World Cup 2006 hosts Germany may pass the honor of playing the opening game of the soccer showpiece to current champions Brazil. The proposal is seen as another example of team chief Jürgen Klinsmann's growing control.
Klinsmann prefers Berlin's new stadium for Germany's first game
Despite playing host to soccer's most prestigious event, the World Cup, in 2006, Germany may not play the opening game of the tournament. Germany's organizing committee chairman Franz Beckenbauer said on Monday that the option to pass the honor to reigning World Champions Brazil, providing they qualify, was being discussed.
Since 1974 the world cup winners have taken to the field in the opening match and it is expected that Germany will allow this tradition to continue with Brazil opening the tournament on June 9, 2006 at Munich's new Allianz Arena.
Beckenbauer also confirmed that the possibility arose from discussions held with team chief Jürgen Klinsmann who had expressed a preference for the hosts to start the tournament three days later at the Olympic Stadium in Berlin than in the opening match in Munich. It is believed his reasons centered on giving his team more time to prepare.
"We, at the organizing committee, don't mind whether Germany or Brazil play the opening game," Beckenbauer told German sports television channel DSF. "We would have liked Germany to start with a highlight but the Brazil solution would not be bad either," he added.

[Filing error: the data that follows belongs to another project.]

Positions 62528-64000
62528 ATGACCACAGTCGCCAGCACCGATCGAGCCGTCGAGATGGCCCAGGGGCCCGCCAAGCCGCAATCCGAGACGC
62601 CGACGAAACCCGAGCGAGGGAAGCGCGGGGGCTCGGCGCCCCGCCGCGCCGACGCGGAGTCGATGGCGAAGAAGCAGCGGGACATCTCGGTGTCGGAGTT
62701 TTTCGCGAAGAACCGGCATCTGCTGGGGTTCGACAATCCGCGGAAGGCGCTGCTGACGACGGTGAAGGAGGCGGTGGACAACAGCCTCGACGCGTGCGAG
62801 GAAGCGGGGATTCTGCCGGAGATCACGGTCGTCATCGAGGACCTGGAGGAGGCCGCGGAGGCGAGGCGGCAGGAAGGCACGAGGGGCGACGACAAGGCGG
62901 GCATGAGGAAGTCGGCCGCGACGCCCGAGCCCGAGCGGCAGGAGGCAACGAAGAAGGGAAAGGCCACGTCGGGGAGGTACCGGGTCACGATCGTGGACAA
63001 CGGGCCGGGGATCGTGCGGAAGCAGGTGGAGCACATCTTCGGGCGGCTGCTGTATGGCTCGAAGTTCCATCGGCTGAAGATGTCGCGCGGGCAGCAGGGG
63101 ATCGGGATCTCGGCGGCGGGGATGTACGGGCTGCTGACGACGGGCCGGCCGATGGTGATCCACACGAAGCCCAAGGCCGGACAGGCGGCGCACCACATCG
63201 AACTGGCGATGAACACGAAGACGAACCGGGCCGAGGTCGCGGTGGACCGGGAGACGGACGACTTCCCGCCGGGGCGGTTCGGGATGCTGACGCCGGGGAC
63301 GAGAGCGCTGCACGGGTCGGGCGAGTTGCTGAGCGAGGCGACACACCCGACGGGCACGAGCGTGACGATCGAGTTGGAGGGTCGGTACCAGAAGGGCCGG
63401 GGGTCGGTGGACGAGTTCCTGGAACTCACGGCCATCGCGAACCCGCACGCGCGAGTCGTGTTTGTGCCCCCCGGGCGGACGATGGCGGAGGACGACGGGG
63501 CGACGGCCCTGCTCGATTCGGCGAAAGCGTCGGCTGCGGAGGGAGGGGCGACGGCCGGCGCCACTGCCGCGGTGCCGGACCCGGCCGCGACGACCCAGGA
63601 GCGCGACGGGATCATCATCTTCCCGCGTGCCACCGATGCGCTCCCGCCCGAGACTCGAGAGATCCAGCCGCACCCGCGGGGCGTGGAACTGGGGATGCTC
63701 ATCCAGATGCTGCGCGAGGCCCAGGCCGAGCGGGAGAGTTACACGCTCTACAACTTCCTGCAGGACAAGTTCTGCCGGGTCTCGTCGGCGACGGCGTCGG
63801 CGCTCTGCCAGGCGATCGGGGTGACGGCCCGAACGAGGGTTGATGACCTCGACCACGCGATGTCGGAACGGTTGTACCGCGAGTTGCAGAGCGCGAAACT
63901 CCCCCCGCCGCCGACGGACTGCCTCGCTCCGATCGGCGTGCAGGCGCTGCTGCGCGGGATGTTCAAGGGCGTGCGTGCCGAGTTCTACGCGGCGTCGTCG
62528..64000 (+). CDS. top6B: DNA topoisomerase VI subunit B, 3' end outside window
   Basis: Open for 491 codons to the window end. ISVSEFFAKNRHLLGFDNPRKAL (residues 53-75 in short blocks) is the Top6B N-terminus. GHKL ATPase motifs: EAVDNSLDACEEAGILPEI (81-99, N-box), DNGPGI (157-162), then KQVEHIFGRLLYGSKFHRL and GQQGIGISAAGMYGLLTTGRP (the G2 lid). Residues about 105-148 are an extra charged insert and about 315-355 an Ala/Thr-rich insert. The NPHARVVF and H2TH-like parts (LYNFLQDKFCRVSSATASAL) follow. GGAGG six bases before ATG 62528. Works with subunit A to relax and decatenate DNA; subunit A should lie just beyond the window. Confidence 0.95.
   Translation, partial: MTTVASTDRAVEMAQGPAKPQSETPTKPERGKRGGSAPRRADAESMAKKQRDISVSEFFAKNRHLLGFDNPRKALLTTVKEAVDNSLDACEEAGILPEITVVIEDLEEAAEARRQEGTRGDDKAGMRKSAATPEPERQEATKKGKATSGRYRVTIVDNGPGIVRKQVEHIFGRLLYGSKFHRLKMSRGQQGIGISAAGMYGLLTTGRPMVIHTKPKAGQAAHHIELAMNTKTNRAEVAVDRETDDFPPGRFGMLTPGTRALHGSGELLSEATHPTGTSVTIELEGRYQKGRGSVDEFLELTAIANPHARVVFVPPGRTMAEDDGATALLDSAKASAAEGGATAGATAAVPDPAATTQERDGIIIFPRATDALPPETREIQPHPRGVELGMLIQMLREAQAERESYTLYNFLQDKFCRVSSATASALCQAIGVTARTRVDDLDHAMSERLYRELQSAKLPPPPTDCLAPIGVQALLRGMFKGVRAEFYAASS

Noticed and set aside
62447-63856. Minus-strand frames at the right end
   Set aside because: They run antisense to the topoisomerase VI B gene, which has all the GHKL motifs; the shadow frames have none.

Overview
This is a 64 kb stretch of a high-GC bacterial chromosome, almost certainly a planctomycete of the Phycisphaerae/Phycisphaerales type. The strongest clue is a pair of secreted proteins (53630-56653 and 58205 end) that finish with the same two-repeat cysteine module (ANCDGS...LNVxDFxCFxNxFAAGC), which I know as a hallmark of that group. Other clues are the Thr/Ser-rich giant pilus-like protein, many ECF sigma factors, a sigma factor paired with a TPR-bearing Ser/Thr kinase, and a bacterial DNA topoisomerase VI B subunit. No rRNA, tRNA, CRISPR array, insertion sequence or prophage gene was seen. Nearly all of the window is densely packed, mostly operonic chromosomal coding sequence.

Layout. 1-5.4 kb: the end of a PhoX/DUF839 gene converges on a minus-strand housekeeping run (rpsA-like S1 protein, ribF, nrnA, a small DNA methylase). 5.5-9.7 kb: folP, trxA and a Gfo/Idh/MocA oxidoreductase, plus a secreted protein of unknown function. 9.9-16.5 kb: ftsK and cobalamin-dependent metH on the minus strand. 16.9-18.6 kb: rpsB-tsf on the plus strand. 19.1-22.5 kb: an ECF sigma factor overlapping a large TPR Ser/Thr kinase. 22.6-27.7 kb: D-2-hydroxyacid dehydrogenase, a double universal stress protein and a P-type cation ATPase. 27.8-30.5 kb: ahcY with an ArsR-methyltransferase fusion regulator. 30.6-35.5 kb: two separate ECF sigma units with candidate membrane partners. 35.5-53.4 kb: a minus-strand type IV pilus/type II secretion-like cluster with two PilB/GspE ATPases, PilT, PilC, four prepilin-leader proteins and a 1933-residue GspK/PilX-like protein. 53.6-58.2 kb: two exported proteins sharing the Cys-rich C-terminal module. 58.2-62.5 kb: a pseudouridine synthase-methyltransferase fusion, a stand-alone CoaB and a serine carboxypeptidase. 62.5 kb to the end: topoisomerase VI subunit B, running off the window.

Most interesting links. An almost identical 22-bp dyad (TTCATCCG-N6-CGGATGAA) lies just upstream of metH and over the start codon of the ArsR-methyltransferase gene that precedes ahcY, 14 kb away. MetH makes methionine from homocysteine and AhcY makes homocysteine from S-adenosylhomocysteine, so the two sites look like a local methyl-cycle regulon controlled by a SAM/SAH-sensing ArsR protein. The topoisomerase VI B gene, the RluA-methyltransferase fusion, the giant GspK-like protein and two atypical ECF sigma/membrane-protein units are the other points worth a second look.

Team manager Oliver Bierhoff seemed to be more definite in his view.
"We will step aside for Brazil," he told the German news agency DPA. "The reigning champions can open the World Cup."
There has yet to be any official word on the decision.
Klinsmann exerting influence
Klinsmann is said to be getting his own way through strong words and deeds.
Klinsmann, who was appointed in July, has also been stamping his identity on other areas of the World Cup 2006 plan by informing the organizing committee that he was against the idea of having Germany's training camp in Leverkusen, which he felt was not practical.
The plan to have the camp in Leverkusen was agreed when Klinsmann's predecessor Rudi Völler was still in charge and was seen as compensation after the city's bid to stage games of the 2006 finals was turned down because its stadium was too small.
"He (Klinsmann) has the right to refuse what Rudi Völler found correct and to have the team training somewhere else," Beckenbauer said.
Leverkusen anger over DFB reverse
This could cause problems for the German Football Federation (DFB). Chemical giant Bayer AG, Leverkusen's main sponsor, is accusing the DFB of breach of contract after they invested time and money in bringing the 2006 World Cup to Germany.
Bayer AG sports director Meinolf Sprink accused Klinsmann and the DFB of lacking style in making the change, as well as breach of contract.
"We have a clear written agreement. I think it's sad that we found this out through the press," Sprink told the AP.
Rainer Calmund is angry over what he sees as a u-turn by the DFB over their World Cup agreement.
"I think the DFB have forgotten what Leverkusen and the Bayer group have done to advertise this World Cup," raged Leverkusen's former general manager Reiner Calmund.
"We are aware the promises have been made to Leverkusen," Bierhoff said. "But the situation is not optimal. Not because of Leverkusen's stadium, but because of the distance between the hotel and stadium."